CAH can present as either classic CAH, which is serious, or non-classic CAH, which is not as serious
- Polycystic Ovary Syndrome (PCOS). The exact cause of PCOS is currently unknown. It may be though that it is linked in some way to high levels of insulin, higher than normal levels of androgen and genetics. PCOS is a fairly common hormonal condition today, affecting between 2,2% and 26% of women still in the childbearing age range.
Signs and Symptoms of high testosterone in women
While professional medical help should be sought in any accurate diagnosis and treatment of exceptional female testosterone levels, it is possible to reach a more immediate and preliminary conclusion through observation of signs and symptoms that accompany this condition.
Certain internal and external indicators that a woman may be dealing with excessive testosterone production are:
- Abnormal body hair growth, especially facially, on the back and chest areas.
- The female could also develop a deeper sounding voice
- Increased incidence of acne
- Baldness, especially baldness that follows male patterns
- Irregular periods are also a red flag when dealing with high testosterone in women
- A woman with this condition may have enlargement of the clitoris and also smaller breasts
- Mood changes resulting in depression and anxiety
- Loss in libido or sexual appetite
- Thinning hair
You need to note that anyone of these symptoms may not be adequate grounds for suspecting excess testosterone in a woman but taken together, they do give cause for further investigation by a qualified doctor.
How to diagnose high testosterone levels in women
Fortunately, the current state of medical science is able to quickly diagnose women with high testosterone issues. Diagnose must be done by suitably qualified physicians or endocrinologists. It is noteworthy to point out that not even the above symptoms or signs are sufficient reasons for a diagnosis of high testosterone in a woman.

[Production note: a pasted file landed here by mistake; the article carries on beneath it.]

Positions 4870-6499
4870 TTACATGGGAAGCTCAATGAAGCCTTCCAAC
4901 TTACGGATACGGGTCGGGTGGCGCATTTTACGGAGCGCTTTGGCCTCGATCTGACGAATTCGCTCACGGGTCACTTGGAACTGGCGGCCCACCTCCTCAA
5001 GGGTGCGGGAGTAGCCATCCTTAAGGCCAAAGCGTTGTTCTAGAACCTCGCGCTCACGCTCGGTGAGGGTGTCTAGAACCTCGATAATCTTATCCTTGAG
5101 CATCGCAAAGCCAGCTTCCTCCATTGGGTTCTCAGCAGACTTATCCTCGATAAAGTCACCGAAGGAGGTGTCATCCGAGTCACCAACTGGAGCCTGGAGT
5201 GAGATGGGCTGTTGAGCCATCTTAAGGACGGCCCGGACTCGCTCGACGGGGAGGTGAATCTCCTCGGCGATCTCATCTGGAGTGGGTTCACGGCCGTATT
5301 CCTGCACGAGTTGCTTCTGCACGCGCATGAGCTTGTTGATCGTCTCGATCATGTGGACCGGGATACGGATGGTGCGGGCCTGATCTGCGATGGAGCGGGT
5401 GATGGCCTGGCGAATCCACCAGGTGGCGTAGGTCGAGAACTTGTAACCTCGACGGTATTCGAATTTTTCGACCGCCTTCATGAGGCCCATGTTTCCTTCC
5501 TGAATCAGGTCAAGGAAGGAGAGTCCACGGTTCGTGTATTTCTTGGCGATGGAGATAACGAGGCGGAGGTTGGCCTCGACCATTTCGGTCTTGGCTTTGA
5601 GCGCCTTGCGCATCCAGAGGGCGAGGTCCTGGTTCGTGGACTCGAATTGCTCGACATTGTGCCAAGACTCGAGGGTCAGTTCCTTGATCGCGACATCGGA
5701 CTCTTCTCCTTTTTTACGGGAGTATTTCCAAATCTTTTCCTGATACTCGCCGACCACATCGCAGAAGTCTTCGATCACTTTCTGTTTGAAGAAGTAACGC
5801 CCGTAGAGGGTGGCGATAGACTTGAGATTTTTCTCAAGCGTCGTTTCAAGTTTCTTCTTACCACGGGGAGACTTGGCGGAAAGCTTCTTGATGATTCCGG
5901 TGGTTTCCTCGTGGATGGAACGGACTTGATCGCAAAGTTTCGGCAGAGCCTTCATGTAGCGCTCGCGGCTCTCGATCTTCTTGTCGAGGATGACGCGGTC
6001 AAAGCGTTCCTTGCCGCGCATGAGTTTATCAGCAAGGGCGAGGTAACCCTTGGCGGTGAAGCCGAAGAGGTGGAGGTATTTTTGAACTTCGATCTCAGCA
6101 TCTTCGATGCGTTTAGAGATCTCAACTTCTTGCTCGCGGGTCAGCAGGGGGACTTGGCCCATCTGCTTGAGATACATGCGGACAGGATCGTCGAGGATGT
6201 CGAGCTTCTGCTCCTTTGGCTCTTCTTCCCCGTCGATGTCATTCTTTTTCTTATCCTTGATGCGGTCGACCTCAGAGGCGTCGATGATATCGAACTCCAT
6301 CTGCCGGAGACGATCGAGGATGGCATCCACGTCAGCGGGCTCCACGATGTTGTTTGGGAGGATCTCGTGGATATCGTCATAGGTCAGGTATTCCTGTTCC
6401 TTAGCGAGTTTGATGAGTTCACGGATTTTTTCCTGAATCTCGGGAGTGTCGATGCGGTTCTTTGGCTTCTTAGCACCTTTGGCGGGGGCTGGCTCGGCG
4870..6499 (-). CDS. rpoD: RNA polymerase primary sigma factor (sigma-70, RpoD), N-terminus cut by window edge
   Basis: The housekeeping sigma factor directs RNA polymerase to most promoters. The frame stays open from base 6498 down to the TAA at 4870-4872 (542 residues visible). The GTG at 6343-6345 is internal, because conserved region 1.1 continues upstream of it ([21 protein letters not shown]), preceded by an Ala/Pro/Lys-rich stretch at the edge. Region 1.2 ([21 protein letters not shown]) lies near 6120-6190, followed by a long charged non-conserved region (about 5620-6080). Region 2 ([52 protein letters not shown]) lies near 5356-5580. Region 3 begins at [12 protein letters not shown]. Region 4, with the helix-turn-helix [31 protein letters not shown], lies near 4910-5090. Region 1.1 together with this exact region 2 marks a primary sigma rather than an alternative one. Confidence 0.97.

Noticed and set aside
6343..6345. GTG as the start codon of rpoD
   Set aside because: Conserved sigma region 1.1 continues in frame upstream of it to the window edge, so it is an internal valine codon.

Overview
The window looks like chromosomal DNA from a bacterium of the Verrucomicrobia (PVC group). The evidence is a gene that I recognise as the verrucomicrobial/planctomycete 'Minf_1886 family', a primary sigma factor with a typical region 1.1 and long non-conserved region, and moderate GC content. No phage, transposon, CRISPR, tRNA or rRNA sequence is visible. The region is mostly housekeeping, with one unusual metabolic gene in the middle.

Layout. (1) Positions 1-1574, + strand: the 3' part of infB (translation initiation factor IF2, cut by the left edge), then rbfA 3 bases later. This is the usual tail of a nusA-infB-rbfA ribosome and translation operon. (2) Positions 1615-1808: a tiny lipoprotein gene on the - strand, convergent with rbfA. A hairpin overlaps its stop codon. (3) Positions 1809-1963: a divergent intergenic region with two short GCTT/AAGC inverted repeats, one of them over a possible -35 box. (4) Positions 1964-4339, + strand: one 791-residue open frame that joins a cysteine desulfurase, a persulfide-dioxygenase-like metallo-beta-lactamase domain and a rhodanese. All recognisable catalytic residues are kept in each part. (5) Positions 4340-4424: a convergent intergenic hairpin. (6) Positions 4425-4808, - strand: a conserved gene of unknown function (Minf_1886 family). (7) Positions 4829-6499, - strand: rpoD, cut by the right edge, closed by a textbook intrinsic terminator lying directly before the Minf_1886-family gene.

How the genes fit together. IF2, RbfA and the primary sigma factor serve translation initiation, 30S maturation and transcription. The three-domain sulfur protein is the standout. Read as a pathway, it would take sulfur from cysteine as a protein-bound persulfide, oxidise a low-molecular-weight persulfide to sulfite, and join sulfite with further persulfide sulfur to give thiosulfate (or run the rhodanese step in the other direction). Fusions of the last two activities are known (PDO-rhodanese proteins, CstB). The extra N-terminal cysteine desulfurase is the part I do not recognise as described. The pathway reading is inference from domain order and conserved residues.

The attending physician will usually conduct the examination in the following stages:
- Physical examination
- An investigation into your general psychological and sexual health
- A testosterone test comprising a test of the patient’s blood
Physical Examination. The doctor will look at symptoms like facial hair growth, acne, hair thinning, elongation of the clitoris, and other physical signs that accompany the condition. Symptoms such as a deepening voice and menstrual cycle particulars may also be considered physical and will fall into the scope of the examination.
An investigation into your general psychological and sexual health. Depression, anxiety and a decrease in libido resulting in a loss of sexual interest will be areas of your psychological state, as well as sexual health that your doctor will be concerned about. Mood swings and reduced sexual desire are some of the first pointers to a problem in this area.
A testosterone test comprising a test of the patient’s blood. A proper diagnosis is incomplete without a blood test to determine the level of testosterone present in a deciliter of blood. For the average woman, 15ng to 70ng per deciliter of blood is considered to be normal. The morning is the ideal time to do a blood test. Certain medications may affect readings so patients need to be upfront about all medications they may be on at the time.